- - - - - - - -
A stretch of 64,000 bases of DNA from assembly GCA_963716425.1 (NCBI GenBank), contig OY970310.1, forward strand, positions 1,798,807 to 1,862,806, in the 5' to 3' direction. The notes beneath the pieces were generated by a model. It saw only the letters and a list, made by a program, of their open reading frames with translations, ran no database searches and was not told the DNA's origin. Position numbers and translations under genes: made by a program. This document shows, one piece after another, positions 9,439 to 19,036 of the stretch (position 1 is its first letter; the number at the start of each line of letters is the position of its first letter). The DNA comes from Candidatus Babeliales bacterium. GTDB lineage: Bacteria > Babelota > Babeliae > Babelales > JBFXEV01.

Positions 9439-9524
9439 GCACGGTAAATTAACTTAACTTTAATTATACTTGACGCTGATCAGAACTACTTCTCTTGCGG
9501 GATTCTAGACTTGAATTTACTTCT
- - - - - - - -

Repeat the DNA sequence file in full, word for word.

A stretch of 64,000 bases of DNA from assembly GCA_963716425.1 (NCBI GenBank), contig OY970310.1, forward strand, positions 1,798,807 to 1,862,806, in the 5' to 3' direction. The notes beneath the pieces were generated by a model. It saw only the letters and a list, made by a program, of their open reading frames with translations, ran no database searches and was not told the DNA's origin. Position numbers and translations under genes: made by a program. This document shows, one piece after another, positions 9,439 to 19,036 of the stretch (position 1 is its first letter; the number at the start of each line of letters is the position of its first letter). The DNA comes from Candidatus Babeliales bacterium. GTDB lineage: Bacteria > Babelota > Babeliae > Babelales > JBFXEV01.

Positions 9439-9524
9439 GCACGGTAAATTAACTTAACTTTAATTATACTTGACGCTGATCAGAACTACTTCTCTTGCGG
9501 GATTCTAGACTTGAATTTACTTCT